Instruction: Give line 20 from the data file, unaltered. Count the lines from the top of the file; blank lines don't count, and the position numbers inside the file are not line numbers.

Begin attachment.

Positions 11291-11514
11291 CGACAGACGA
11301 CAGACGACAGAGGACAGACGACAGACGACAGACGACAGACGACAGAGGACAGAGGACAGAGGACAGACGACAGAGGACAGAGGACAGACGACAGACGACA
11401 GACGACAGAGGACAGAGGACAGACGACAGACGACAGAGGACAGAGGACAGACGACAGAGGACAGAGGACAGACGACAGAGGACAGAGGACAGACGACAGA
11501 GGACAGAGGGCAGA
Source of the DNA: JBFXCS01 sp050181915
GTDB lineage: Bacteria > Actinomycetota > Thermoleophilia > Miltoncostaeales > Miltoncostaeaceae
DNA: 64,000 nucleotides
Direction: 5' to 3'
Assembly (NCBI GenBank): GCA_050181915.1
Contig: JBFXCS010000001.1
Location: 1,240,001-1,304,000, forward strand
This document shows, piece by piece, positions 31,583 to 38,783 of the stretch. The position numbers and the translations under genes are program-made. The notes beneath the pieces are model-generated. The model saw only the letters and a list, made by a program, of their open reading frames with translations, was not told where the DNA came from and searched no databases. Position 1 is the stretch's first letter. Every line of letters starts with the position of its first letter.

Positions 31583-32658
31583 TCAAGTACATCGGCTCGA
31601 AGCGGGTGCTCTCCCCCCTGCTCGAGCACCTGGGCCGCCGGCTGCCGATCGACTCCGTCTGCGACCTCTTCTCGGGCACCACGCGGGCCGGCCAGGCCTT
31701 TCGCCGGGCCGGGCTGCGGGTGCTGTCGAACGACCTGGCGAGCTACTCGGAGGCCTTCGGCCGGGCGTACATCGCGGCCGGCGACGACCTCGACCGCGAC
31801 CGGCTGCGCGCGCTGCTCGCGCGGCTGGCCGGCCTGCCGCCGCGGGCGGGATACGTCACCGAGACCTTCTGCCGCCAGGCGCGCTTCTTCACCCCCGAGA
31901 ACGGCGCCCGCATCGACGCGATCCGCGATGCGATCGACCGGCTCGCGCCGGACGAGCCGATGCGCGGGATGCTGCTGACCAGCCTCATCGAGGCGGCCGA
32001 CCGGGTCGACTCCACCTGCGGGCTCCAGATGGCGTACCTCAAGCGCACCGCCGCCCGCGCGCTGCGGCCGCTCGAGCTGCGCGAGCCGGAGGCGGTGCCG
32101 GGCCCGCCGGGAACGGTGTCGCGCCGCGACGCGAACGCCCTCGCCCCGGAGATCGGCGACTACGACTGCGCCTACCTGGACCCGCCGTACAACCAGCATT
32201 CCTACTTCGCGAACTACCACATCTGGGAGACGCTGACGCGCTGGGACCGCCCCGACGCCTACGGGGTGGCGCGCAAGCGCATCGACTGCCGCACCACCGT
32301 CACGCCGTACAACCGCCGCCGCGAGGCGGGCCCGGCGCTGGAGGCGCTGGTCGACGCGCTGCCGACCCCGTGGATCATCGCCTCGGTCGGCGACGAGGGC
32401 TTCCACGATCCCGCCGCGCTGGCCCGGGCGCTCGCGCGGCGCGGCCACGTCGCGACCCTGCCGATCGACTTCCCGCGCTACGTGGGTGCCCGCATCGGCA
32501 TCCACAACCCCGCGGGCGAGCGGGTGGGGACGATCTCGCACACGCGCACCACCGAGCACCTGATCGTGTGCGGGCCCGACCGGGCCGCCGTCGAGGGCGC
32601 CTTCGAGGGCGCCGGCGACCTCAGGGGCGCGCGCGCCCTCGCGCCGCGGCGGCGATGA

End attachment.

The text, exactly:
32001 CCGGGTCGACTCCACCTGCGGGCTCCAGATGGCGTACCTCAAGCGCACCGCCGCCCGCGCGCTGCGGCCGCTCGAGCTGCGCGAGCCGGAGGCGGTGCCG